The 7 Best Bank ETFs for American Bulls

Bank stocks and other financial equities are back in the spotlight again with the dawn of another earnings season.

Over-the-shoulder shot of a transaction between a bank teller and a customer in a retail bank. The teller is wearing a black suit and receiving a check from the tan-suited customer over the b
(Image credit: Getty Images)

Bank stocks and other financial equities are back in the spotlight again with the dawn of another earnings season. And any wind in their sails is sure to be felt by bank ETFs.

The financial sector helps kick off each quarter’s run of earnings reports, starting with majors such as JPMorgan Chase (JPM (opens in new tab)) and Citigroup (C (opens in new tab)), then followed by regional banks, insurers and stock brokers. Robust economic activity means more business for banks – more mortgages, auto loans and business loans, as well as spending via personal credit – and that should show up in their quarterly reports.

Another bullish driver: The Federal Reserve has raised the fed funds rate three times in 2018 alone – which in turn is helping lift interest rates – to help keep America’s economy from heating up too much. That is a good problem to have, especially if you hold bank stocks and funds. Rising rates help banks by improving their net interest margin (the spread between what banks pay out in interest on deposits and what they earn in interest from mortgages and other loans). It’s no guarantee – higher rates can also dissuade consumers from taking out loans – but broadly, rising rates are viewed as bullish for banks and other financial stocks.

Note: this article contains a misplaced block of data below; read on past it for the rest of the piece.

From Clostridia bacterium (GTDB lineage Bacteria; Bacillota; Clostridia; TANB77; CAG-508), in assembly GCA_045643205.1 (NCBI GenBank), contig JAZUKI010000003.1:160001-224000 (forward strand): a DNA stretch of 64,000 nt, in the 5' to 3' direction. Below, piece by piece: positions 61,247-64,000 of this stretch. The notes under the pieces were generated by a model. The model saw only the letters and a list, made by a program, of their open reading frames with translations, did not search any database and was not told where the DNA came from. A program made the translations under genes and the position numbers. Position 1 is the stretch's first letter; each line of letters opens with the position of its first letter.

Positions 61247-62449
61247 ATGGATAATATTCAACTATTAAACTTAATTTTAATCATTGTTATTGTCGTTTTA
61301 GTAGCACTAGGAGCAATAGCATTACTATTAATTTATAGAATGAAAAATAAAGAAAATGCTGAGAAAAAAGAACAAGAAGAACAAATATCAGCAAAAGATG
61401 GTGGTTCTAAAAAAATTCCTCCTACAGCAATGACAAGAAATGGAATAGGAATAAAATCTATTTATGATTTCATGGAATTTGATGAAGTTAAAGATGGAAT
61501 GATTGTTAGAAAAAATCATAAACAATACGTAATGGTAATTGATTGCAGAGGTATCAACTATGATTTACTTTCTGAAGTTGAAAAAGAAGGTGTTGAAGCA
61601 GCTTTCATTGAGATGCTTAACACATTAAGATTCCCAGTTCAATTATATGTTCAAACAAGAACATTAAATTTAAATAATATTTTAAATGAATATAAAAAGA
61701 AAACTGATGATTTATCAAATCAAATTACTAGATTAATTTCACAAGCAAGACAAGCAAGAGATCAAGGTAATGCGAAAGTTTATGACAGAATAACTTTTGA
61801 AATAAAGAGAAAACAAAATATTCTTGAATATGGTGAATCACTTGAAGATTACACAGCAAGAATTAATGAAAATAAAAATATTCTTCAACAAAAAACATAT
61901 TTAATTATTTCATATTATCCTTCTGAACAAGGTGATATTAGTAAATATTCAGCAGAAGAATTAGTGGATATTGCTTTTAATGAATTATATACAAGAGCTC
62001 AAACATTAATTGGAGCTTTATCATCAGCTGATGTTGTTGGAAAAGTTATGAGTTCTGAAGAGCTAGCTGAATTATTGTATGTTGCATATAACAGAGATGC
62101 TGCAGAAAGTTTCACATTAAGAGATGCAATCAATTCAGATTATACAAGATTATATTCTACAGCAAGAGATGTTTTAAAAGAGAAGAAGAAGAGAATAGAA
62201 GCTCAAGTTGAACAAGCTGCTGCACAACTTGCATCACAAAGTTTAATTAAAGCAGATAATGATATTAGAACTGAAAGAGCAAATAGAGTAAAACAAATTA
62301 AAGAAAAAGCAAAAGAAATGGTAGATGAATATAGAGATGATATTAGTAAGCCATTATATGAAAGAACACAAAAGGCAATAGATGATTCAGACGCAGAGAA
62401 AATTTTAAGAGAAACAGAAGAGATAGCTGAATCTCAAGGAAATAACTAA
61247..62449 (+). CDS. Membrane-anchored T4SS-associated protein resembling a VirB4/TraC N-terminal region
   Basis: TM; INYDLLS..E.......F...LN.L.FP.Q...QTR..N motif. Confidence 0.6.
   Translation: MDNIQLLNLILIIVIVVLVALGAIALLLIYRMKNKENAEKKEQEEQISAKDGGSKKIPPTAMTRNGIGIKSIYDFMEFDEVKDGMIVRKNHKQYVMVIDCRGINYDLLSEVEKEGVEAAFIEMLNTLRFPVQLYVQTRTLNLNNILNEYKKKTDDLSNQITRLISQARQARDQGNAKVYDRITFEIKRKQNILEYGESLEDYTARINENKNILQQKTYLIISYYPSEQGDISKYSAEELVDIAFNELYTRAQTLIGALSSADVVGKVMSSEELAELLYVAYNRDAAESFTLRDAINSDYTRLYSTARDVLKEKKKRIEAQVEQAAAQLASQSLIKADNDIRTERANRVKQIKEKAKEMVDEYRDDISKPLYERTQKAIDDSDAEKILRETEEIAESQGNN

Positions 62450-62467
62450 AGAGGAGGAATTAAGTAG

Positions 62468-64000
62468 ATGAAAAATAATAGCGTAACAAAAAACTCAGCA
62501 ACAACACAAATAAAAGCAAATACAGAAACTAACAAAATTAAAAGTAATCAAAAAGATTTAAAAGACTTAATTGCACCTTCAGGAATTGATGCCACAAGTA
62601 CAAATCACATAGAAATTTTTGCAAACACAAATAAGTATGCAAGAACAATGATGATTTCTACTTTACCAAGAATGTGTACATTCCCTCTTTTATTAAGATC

These seven bank ETFs provide varying ways to gain exposure to any continued growth in the financial sector.

Data is as of Oct. 11, 2018. Click on ticker-symbol links in each slide for current share prices and more. Yields represent the trailing 12-month yield, which is a standard measure for equity funds.

Kyle Woodley
Senior Investing Editor,

Kyle is senior investing editor for As a writer and columnist, he also specializes in exchange-traded funds. He joined Kiplinger in September 2017 after spending six years at, where he managed the editorial staff. His work has appeared in several outlets, including U.S. News & World Report and MSN Money, he has appeared as a guest on Fox Business Network and Money Radio, and he has been quoted in MarketWatch, Vice and Univision, among other outlets. He is a proud graduate of The Ohio State University, where he earned a BA in journalism.